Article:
Using an understanding of curriculum advanced by Maria Harris and Susanne Johnson, the author defines curriculum as "the whole life of the Church as it is manifested in a congregation's worship, instruction, and praxis in explicit, implicit, and unacknowledged ways." The author seeks to indicate how a local congregation's life would be impacted by such a definition and understanding to create what the author calls liturgical catechesis. Finally, the author examines the implications of liturgical catechesis for pastors, local congregations, seminaries, and judicatories, and offers some theological reflections on the subject.

Worship and personality types

Author
David F Lindblom
Abstract
Because people differ in regard to the way in which they use the psychic functions of their personalities, they relate to the various dimensions of worship in different ways and intensities. To demonstrate this thesis, people were chosen randomly from six Lutheran congregations of various sizes and contexts for ministry. Each person was given the Myers-Briggs Personality Indicator and a worship questionnaire. The scores of these instruments were standardized and correlated, and the statistical evidence supported the thesis. The implications of this study for a congregation's evangelism and worship planning are manifold. When worship leaders are more sensitive to the variety of people and their personality types, they will plan more holistic liturgies.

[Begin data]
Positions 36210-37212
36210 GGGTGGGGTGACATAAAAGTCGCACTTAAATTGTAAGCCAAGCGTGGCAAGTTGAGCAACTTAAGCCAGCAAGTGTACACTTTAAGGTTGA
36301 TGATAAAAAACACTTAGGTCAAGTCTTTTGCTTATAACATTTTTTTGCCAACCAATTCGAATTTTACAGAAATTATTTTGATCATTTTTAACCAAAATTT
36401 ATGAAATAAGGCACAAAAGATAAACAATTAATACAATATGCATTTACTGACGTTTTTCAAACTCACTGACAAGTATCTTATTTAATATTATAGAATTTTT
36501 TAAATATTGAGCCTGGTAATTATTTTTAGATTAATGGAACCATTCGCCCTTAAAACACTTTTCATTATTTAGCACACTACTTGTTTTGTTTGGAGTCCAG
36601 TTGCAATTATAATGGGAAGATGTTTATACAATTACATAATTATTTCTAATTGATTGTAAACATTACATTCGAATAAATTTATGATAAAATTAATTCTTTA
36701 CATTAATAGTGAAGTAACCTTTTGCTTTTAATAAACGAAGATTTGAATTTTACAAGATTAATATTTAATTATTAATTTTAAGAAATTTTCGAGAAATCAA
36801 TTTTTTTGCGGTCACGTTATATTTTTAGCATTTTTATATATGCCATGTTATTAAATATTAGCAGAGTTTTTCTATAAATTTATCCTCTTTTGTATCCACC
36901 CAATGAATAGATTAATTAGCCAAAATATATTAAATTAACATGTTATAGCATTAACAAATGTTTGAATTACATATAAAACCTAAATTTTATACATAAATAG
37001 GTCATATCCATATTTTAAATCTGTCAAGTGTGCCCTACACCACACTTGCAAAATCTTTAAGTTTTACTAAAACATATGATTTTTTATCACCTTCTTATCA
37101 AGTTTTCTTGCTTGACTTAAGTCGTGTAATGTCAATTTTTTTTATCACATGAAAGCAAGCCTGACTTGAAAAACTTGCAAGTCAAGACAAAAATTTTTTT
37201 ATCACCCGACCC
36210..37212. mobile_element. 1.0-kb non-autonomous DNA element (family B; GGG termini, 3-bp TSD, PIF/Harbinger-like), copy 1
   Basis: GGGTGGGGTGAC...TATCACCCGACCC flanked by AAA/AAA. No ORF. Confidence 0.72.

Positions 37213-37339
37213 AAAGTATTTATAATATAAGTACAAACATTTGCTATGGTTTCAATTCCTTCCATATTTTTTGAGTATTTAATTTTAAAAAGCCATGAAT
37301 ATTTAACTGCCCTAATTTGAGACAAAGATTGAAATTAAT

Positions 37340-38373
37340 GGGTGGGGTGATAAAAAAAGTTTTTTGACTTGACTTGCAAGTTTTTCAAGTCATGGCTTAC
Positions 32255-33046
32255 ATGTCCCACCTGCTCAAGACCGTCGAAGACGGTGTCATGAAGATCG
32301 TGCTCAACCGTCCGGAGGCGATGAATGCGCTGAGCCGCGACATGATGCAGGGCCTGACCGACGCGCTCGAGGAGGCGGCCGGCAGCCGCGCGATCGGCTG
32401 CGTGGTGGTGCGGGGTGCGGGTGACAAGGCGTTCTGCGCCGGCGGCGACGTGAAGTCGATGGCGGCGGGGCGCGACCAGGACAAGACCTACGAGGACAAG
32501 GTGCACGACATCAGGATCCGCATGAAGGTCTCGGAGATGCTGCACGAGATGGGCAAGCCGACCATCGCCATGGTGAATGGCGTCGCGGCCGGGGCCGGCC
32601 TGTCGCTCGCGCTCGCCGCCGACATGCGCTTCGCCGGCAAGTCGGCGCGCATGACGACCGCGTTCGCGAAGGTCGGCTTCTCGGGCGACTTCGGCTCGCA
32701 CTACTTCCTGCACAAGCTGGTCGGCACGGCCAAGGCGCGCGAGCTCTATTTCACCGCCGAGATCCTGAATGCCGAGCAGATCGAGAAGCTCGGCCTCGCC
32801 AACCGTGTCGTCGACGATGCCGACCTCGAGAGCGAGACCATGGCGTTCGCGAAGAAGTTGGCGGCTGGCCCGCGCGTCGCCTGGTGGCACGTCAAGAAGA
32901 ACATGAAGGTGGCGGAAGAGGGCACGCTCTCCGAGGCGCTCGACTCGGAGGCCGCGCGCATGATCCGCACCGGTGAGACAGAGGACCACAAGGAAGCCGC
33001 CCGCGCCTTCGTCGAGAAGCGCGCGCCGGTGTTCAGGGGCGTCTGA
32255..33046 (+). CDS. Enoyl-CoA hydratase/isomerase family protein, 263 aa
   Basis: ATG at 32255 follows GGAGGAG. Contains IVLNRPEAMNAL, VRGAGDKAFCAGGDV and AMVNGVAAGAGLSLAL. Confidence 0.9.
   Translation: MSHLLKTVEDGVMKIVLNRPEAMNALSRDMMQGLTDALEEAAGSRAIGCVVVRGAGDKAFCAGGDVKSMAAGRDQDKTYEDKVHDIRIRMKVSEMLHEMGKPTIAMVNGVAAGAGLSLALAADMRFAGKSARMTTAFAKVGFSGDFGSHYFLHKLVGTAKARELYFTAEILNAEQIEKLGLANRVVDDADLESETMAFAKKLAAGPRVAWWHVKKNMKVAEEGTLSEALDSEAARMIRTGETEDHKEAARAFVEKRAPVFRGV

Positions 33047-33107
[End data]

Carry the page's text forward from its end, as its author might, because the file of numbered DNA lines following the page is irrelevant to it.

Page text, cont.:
Enriching the black worship experience at the Mt. Ararat Baptist Church (Nashville, Tenn)

Author
David B Groves
Abstract
The purpose of this ministry research project was to enrich the Black worship experience at the Mt. Ararat Baptist Church, Nashville, Tenn, by reclaiming its worship heritage. Cultural terms such as "Black" and "celebrative" were defined along with the direction the project would take. Biblical, theological, and historical research were presented as foundations for Black worship enrichment in chapter 2. Chapter 3 analyzed the congregation for the need of the project using social research. A program of worship enrichment stressing heritage awareness was presented. Chapter 4 evaluated the project as needed and successful. Projections for future research and ministry concluded the study.

Lex orandi lex credendi

Author
Erwin M Smuda
Abstract
The author asserts that the form, content, and practice of liturgy is what determines the belief of the church. He examines the development of liturgical practices and finds evidence to support this thesis. He also considers the role of the teaching magisterium and discovers instances where doctrinal authority serves as a corrective to those worship patterns which may lead to false belief. He concludes that both the worship practices and teaching authority of the church are important elements in determining doctrine. However, it is worship that carries more influence in the end.

The role of preaching and worship in evangelism

Author
Walter E Middlebrooks
Abstract
The primary mission of the local church is evangelism. Vital biblical preaching and Christian worship can fuel the renewal of a ministry of evangelism within the local church. The administrative council was apprised of the project thesis. Covenant group(s) were organized. A church-wide retreat was held at Solomons, Maryland. The group was introduced to the "Twelve Keys to Effective Church Growth" by Kenneth L Callahan. The project concluded that preaching and worship are the keys that feed all other keys. Effective preaching and worship can bring the church alive, foster discipleship, and call others to serve.